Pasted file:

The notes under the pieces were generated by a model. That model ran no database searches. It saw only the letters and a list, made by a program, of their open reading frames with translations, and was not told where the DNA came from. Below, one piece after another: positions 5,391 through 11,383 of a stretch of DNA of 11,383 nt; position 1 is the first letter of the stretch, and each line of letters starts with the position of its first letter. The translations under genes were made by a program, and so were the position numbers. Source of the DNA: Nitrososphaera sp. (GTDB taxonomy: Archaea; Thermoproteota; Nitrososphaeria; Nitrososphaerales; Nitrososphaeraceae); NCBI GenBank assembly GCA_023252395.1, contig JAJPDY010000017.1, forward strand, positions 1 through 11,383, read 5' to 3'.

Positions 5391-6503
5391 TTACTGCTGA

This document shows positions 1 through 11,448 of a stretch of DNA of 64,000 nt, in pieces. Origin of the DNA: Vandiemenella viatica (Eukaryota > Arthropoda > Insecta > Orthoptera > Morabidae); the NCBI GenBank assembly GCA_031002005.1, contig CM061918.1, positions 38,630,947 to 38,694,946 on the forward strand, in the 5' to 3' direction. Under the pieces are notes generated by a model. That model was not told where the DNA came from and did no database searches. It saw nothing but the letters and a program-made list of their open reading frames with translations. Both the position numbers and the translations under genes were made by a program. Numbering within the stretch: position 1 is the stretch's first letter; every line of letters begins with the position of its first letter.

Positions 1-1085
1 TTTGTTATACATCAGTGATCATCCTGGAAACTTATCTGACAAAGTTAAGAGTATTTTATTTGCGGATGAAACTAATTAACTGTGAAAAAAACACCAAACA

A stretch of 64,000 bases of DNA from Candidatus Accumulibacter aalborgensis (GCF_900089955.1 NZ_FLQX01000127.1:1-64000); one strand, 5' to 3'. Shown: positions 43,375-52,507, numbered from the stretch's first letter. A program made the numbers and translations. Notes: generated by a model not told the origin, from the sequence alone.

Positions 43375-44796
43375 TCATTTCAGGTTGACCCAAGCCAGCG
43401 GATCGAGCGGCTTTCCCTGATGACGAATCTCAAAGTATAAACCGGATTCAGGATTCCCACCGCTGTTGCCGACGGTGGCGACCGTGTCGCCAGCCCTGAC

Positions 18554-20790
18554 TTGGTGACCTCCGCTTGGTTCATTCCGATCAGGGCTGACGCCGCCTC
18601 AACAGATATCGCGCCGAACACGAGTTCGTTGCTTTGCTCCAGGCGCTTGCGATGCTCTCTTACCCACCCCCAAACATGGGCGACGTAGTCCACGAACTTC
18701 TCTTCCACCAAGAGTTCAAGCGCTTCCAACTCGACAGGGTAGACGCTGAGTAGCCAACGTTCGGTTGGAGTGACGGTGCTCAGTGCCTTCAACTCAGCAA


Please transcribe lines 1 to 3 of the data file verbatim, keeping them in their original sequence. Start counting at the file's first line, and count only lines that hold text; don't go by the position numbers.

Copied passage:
The notes under the pieces were generated by a model. That model ran no database searches. It saw only the letters and a list, made by a program, of their open reading frames with translations, and was not told where the DNA came from. Below, one piece after another: positions 5,391 through 11,383 of a stretch of DNA of 11,383 nt; position 1 is the first letter of the stretch, and each line of letters starts with the position of its first letter. The translations under genes were made by a program, and so were the position numbers. Source of the DNA: Nitrososphaera sp. (GTDB taxonomy: Archaea; Thermoproteota; Nitrososphaeria; Nitrososphaerales; Nitrososphaeraceae); NCBI GenBank assembly GCA_023252395.1, contig JAJPDY010000017.1, forward strand, positions 1 through 11,383, read 5' to 3'.

Positions 5391-6503
5391 TTACTGCTGA